Adequate Clarksburg, W. Va., Water Works Under Good Management

Adequate Clarksburg, W. Va., Water Works Under Good Management

Engineer S. F. Newkirk, of the National Board of Fire Underwriters recently completed an inspection of the machinery and equipment of the Clarksburg, W. Va., water board, of which Scotland G. Highland is secretary and general manager. His report shows that the Clarksburg water works is well managed and that the water supply is adequate. The report states that considerable improvements to the system have been made since the report of 1919. In 1922 the timber dam at West Milford was replaced by a concrete dam, increasing the storage to 140,000,000 gallons. A new intake has been constructed at dam No. 1, connecting with a new suction well through a 30-inch concrete conduit. From the suction well the low-lift pumps draft through two lines one of which is connected to a 16-inch cast iron pipe from the old intake.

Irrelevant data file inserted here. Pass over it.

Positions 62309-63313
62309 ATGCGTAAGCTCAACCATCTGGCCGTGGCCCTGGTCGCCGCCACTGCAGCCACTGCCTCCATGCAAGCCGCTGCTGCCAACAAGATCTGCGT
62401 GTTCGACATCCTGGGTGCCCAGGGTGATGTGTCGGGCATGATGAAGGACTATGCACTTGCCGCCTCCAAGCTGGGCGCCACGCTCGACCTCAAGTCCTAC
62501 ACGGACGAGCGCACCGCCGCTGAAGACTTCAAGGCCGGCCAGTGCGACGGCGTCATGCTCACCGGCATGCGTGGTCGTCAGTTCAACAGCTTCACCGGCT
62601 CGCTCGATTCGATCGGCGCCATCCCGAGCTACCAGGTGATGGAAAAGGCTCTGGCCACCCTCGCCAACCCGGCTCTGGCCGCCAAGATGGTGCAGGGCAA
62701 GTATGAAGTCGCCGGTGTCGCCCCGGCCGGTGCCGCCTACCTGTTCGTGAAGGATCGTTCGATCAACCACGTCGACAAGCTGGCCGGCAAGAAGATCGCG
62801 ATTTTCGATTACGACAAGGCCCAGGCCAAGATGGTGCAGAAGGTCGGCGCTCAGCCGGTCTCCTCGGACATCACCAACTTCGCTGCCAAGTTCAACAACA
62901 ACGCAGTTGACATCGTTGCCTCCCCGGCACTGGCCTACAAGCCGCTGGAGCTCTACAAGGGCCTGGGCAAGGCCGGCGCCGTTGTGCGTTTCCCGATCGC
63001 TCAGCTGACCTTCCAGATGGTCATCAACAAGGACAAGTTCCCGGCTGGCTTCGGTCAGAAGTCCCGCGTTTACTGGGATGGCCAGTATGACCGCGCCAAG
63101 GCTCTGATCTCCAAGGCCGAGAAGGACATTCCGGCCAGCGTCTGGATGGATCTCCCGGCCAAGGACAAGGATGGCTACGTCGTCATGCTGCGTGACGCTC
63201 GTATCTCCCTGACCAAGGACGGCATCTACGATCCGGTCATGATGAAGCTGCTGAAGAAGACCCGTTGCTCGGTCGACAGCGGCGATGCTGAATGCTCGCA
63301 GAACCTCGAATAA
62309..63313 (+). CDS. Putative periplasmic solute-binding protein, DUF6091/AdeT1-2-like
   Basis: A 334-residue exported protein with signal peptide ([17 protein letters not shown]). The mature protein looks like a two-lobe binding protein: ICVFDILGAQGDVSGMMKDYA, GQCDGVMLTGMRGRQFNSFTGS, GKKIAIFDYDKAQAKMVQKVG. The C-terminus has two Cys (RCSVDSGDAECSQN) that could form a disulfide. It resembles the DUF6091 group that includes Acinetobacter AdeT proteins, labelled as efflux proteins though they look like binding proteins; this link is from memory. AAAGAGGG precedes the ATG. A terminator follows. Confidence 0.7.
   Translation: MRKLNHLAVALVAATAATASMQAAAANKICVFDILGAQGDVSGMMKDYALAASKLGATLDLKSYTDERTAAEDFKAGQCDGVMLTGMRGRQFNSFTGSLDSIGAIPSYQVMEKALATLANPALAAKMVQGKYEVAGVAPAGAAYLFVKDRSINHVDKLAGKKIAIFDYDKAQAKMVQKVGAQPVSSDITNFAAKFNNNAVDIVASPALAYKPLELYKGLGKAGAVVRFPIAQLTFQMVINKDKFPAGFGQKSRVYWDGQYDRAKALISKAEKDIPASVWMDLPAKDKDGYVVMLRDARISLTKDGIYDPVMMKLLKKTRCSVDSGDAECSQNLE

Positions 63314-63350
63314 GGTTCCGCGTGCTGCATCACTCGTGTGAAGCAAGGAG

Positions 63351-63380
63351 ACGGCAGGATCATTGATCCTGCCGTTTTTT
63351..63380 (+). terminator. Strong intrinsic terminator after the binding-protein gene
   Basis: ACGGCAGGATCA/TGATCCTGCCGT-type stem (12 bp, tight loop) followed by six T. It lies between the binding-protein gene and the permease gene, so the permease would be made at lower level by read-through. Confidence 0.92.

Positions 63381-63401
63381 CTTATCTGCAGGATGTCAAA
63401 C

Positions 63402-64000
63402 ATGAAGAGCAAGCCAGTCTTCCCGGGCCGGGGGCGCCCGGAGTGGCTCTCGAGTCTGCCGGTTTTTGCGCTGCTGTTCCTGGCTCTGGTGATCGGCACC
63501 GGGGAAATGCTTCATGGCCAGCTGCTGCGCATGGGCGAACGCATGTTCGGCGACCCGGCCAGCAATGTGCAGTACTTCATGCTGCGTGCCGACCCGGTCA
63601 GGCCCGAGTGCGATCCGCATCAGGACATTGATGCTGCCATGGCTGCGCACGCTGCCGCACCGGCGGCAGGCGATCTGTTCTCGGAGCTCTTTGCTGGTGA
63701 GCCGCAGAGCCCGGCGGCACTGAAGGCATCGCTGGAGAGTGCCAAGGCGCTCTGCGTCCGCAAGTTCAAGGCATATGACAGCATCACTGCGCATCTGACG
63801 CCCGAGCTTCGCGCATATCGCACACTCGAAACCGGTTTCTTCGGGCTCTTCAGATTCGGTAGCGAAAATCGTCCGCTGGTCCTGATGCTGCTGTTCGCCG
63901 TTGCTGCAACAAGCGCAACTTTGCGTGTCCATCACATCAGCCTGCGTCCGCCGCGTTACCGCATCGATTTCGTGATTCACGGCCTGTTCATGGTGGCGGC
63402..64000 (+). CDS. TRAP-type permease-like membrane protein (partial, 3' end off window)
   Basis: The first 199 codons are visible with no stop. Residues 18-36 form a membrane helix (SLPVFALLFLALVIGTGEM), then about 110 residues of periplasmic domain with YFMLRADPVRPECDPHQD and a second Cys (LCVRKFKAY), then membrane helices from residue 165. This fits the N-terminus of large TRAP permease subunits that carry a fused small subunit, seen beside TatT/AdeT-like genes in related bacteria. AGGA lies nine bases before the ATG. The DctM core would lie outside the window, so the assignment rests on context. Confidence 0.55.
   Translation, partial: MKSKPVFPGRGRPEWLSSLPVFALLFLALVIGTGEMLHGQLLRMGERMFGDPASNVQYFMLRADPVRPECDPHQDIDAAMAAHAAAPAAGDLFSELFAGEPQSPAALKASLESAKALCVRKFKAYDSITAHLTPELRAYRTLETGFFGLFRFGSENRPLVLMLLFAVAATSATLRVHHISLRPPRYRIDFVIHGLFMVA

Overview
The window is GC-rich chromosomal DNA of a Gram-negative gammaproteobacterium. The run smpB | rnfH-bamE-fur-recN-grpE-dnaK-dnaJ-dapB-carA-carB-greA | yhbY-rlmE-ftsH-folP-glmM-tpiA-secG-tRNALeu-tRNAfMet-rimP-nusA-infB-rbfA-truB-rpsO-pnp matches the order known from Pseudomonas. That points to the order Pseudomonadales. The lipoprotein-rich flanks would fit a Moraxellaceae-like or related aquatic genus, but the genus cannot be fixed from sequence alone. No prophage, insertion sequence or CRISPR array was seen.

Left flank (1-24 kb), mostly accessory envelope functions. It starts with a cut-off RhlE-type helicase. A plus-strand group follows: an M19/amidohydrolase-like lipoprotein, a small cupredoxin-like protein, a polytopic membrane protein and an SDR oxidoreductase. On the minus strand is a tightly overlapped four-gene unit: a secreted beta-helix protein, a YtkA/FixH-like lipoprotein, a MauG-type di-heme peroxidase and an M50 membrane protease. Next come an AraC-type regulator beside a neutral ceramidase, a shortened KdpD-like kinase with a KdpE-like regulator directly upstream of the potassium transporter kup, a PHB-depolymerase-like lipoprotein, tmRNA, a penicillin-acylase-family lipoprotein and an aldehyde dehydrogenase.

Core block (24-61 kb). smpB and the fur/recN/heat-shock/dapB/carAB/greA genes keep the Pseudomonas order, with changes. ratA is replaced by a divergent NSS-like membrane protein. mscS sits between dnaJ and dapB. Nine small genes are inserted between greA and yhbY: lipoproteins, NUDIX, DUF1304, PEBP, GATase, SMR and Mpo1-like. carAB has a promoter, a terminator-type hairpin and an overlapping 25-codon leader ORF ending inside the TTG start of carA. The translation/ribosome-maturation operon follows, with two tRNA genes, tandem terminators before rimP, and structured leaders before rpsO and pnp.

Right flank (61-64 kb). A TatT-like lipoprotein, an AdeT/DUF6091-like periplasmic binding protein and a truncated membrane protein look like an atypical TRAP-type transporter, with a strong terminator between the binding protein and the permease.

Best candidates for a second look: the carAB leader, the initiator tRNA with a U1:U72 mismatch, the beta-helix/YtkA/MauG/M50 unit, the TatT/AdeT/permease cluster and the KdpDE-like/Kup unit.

Scotland G. Highland, Gen. Mgr., Water Bd., Clarksburg, W. Va.

A 6,000,000-gallon, steam, high-lift, a 4,000,000-gallon, gas, high-lift and a 4,000,000-gallon, gas, low-lift pump have been installed. An additional sixteen-inch pipe has been laid from the coagulation basin to the filters. An additional twentyfour inch suction line has been laid from the clear water well to the new high-lift pump and a sixteen-inch discharge pipe from the new pump to the force and supply mains. In 1920, an 800,000-gallon, coagulating basin was constructed, increasing the capacity of the basins to 1,400,000 gallons.

Four additional rapid sand filter units havd been installed, increasing the aggregate rated capacity of the filters to 6,000,000 gallons a day. (The filters will operate at a fifty per cent overload, bringing the daily capacity of the filters up to 9,000,000 gallons a day).

Consumption has decreased since 1918. The daily average pumpage to the city for the year ending September 1, 1924, was 3,190,000 gallons. The decrease in consumption has been effected by a more universal use of meters, forty-three per cent, of the service connections now being equipped.

In the distribution system, the length of mains has been increased 14.88 miles, part of which was by purchase of a private water company.

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